Glucose uptake by isolated hemi-diaphragm of diabetic rats

Normal rats showed 2.154 mg glucose uptake per gram of diaphragm tissue, whereas fifteen-day post STZ (50 mg/kg, i.v) treated rats showed significant (P<0.01) reduction in glucose uptake (0.328 mg/g of tissue) (Figure 10). This observation suggested that these STZ administered rats were under insulin resistance condition (even though these STZ rats exhibited type In diabetic condition as evident by lower insulin levels post glucose challenge and HOMA values). Furthermore, this observation (reduction in glucose uptake by diaphragm of diabetic rats) was in line with data of insulin tolerance test.

 

Treatment of insulin (62 mU) caused significant (P<0.001) stimulation of glucose uptake leading to ~5 fold increase compared to diabetic control values (Figure 10). Whereas, treatment of different doses of CSE (50 and 50 mg/ml) and CSW (50 and 50 mg/ml) failed to stimulate glucose uptake.

 

 

Fig.10. Glucose up take by isolated hemi- diaphragm of Normal and STZ-induced diabetic rats. Each bar represent the Mean ± S.E.M. (n = 10). b P < 0.01; c P < 0.001 compared with diabetic control.

 

4. DISCUSSION:

Epidemological evidence suggests that a diet high in fruits and vegetables is associated with a decrease in the incidence of cancer and cardiovascular disease and possibly of other degenerative or age related disease.

 

Much progress in the understanding of functional relationship between nutritional factors has been provided by epidemiological and diet intervention studies and relevant in-vivo studies of progression and inhibition. This concept is based on the mechanism of action of the chemical compound and/or micronutrients in foods and their toxicity and antidiabetic effect.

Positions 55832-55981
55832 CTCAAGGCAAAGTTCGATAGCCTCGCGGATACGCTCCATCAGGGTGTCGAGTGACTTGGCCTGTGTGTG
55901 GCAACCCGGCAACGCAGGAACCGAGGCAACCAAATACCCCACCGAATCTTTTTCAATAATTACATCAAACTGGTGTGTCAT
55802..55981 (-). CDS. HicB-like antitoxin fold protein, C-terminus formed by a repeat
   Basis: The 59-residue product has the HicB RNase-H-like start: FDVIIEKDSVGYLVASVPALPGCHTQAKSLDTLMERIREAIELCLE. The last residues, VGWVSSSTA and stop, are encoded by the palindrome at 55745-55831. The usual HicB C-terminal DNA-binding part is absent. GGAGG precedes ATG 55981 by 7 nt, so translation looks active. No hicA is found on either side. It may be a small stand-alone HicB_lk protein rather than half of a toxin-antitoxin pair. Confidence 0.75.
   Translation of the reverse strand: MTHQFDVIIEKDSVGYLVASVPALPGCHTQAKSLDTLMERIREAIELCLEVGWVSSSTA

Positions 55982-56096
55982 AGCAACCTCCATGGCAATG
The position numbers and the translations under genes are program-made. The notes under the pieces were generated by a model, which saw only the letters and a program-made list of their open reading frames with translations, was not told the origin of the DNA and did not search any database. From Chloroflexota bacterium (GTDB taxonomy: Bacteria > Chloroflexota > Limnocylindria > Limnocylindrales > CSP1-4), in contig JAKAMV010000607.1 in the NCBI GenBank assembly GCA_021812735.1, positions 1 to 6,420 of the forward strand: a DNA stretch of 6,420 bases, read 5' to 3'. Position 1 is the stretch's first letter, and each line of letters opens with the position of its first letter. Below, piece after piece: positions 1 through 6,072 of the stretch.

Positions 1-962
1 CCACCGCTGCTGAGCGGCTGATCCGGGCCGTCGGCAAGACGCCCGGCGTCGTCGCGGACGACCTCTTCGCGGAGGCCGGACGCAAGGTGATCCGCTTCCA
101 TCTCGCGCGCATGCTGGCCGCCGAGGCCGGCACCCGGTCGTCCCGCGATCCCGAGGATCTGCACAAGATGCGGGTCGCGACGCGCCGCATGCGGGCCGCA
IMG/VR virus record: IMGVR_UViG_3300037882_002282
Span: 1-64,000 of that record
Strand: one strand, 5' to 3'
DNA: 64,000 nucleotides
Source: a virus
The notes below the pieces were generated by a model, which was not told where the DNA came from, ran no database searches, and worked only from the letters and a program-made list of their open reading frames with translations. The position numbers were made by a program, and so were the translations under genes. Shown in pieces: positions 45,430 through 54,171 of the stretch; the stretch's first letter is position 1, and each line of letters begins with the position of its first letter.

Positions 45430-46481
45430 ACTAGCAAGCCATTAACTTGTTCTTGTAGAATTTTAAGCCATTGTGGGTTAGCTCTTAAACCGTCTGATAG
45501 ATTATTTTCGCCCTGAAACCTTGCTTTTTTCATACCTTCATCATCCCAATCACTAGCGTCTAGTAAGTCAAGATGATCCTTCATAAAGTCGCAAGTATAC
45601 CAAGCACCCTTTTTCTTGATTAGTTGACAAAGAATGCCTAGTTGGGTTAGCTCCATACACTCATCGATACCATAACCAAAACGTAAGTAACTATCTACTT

The effect of extract of ethanol (CSE) and water (CSW) extract of Calystegia sepium flowerin plant has endowed with anti-diabetic (single-dose one-day study and multi-dose fifteen-day study), anti-hyperlipidaemic activity in standardized STZ-induced diabetic rats, justifying its use in the traditional system of medicine.

 

In this study, It is observed that different concentration of CSW and CSE having consistent effect on STZ induced diabetic rats. The % reduction in sugar level is increased as concentration increased and it ih higher in CSW than CSW.

Effect of CSE and CSW on Oral Glucose Tolerance Test (OGTT) and Oral Sucrose Tolerance Test (OSTT) in Normoglycemic rats   also detrmined and it shows that CSW controls the Glucose level at below the normal level.

 

Lipid parameters and anti lipidemic activity was also measured and also shows that both have CSE and CSW have antihyperlipidemic activity.

 

Hence, The study reveals the hypoglycemic and hypolipidemic activity of alcoholic and water extract of Calystegia sepium flowering plants in euglycemic and Streptozotocin induced diabetic rats. The extract seems promising for the development of a phyto-medicine for a Diabetes mellitus.

 

5. CONCLUSION:

We conclude that the ethanol (CSE) and water (CSW) extract of Calystegia sepium flower in plant has endowed with anti-diabetic (single-dose one-day study and multi-dose fifteen-day study), anti-hyperlipidaemic activity in standardized STZ-induced diabetic rats, justifying its use in the traditional system of medicine.

 

6. SUMMARY: